Foursquare Squares-Up to Facebook, Adds Check-In Photos and Comments

Foursquare has added the ability to upload photos and comment on friends’ check-ins. It’s a subtle change, but could have big impact on the battle with peers like Facebook.



Foursquare just upped the ante in its battle for control of the check-in location-based business by adding in the ability to upload photos and comment on friends’ check-ins. It’s a subtle change, but could have big impact on the battle with peers like Facebook.

Noting that its users have been “requesting these features for months” in its blog post announcing the new features, Foursquare also remarks that it’s been promising to add them “all year” and “really hustled to get it out for the holidays,” presumably to maximize all the shopping and social checking-in that’ll go on over the next week or so. Foursquare “just became more useful and social” it goes on, adding that some partners like Instagram and Foodspotting have already worked to integrate the new powers into their Foursquare-friendly activities.

With the new powers you can comment on your friend’s check-ins as well as your own, which is actually a powerful trick that could turn Foursquare into even more of a chatty network than it is already: Cue lots of comments like “I’m in a different coffee shop around the corner,” humorous comments, or direct recommendations of alternative places to shop/eat and so on. Foursquare sees the photos option as even more revolutionary than comments, however. Now you can upload photos you’ll be able to “see dishes before ordering them, figure out if a venue looks fun,” or even easily “identify a hard-to-find spot.”

Of course there are opportunities for abuse of the system–imagine uploading a disgusting picture of a dish which isn’t actually an example of a particular venue’s cooking–but the benefits are significant, and bad behavior like this is partly mitigated against by the fact that tagged photos will carry your username with them. Photos on check-ins are only viewable by your Foursquare friends, presumably as a form of privacy so that only people you know and have befriended get to see exactly what you’re interested in snapping a pic of. But “tip” and “venue” photos can be seen by anyone on Foursquare–as they need to be if they’re to act as hints to other Foursquare users when they visit the same location.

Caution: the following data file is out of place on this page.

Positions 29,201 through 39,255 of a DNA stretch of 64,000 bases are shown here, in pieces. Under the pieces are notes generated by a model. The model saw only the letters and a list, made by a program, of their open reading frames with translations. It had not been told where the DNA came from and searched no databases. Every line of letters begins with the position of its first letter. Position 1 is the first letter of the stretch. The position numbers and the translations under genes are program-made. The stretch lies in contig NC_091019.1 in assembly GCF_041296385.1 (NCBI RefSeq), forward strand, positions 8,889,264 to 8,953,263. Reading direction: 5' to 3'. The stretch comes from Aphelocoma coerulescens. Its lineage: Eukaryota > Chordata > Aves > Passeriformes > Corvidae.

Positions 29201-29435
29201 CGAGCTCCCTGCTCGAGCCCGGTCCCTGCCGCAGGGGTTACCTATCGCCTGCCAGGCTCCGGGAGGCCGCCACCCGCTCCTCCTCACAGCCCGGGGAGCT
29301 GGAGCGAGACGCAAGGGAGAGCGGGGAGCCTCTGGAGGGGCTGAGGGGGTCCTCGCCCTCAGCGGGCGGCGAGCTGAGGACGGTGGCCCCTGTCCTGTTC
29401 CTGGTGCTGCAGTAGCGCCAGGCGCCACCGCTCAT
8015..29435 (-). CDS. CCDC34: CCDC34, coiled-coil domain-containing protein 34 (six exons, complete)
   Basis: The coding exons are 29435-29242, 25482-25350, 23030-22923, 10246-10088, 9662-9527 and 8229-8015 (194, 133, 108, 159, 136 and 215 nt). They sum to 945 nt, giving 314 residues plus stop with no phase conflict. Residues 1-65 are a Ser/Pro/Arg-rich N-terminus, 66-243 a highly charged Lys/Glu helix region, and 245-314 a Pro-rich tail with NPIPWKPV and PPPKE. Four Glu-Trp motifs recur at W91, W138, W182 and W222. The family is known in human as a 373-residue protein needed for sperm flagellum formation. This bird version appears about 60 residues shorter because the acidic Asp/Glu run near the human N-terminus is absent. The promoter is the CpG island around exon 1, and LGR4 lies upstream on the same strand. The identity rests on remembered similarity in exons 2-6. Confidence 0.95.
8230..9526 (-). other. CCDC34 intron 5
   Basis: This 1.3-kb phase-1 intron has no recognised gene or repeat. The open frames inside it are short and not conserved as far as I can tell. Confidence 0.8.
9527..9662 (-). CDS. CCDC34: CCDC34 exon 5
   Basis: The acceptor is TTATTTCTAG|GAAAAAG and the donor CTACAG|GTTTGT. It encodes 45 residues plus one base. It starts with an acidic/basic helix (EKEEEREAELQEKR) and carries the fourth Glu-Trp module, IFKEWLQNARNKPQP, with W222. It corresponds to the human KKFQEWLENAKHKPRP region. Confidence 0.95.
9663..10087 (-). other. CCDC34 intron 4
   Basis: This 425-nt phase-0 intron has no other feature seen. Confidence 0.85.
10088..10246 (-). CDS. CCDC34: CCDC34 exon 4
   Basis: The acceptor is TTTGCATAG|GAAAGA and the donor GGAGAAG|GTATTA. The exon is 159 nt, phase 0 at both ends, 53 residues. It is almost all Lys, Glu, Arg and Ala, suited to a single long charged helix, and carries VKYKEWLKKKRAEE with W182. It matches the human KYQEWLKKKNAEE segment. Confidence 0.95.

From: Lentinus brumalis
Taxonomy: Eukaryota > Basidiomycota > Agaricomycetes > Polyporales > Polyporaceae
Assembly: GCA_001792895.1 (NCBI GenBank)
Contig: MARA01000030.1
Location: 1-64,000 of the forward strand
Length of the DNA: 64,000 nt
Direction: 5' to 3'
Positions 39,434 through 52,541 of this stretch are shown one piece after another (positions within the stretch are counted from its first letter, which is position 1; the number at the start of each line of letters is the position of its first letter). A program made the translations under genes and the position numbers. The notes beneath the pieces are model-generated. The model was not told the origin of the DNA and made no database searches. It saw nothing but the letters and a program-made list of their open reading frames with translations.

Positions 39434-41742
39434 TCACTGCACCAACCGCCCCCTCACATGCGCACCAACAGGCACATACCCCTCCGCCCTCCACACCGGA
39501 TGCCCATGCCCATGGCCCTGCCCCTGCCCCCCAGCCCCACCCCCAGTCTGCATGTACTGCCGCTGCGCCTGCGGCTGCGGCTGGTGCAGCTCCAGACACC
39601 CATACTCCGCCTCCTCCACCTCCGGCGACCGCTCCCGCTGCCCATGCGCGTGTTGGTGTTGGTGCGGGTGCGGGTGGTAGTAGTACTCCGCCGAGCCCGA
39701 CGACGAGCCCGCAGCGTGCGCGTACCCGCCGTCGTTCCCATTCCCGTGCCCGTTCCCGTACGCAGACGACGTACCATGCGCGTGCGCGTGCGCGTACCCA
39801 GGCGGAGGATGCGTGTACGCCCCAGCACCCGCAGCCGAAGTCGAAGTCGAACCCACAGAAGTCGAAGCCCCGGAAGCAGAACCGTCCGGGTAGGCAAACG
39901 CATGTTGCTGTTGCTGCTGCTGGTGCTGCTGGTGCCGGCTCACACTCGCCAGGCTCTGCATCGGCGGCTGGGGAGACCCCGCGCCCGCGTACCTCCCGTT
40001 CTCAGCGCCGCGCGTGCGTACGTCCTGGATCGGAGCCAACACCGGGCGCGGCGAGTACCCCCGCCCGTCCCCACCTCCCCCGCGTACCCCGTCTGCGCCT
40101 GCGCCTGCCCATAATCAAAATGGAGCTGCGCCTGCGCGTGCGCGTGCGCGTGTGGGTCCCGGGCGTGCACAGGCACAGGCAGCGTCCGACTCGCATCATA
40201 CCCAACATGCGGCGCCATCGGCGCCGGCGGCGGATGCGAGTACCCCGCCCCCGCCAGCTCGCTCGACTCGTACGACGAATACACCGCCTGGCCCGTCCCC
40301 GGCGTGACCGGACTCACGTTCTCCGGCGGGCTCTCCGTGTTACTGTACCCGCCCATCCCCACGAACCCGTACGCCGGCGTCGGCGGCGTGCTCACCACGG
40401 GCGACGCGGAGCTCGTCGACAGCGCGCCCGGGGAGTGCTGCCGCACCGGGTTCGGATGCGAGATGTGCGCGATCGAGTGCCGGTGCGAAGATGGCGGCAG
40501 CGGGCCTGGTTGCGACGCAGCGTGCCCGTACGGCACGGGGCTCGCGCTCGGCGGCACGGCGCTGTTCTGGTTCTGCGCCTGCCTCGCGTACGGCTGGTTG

The mention of Instagram, another hot-topic web phenomenon at the mo, is interesting: “Photos from Instagram pushed to Foursquare will now be check-ins with photos (rather than just check-ins)” the press release explains, hinting at a close partnership with Instagram.

Why’s Foursquare doing this? It’s a clever move, but has been so long coming that in some ways feels like it mirrors Twitter’s slow pace of releasing new facilities–a kind of “treat ’em mean, keep ’em keen” business model that continually re-invigorates the core facility and bumps audience interest back up again. It’s also another step away from the simplest check-in part of Foursquare’s system–checking in is an act that, in itself, is pretty meaningless, and it’s only the ancillary parts of Foursquare’s system that makes it worthwhile: That’s why Foursquare made moves to attract big-name ad partners, with genuine offers to make to its users–it’s trying to move beyond the simple “check-in.” The addition of commenting and photos can also be seen as a rival, in some ways, to Facebook Places–Facebook’s system does integrate with Foursquare, but by setting itself apart Foursquare is trying to encourage some of the social interactivity that might otherwise happen on Facebook inside the Foursquare app. This increases user buy-in, because it adds to the user experience (possibly leveraging some Facebook fatigue,) and keeps Foursquarers on the system for longer, so they can get maximum exposure to ads.


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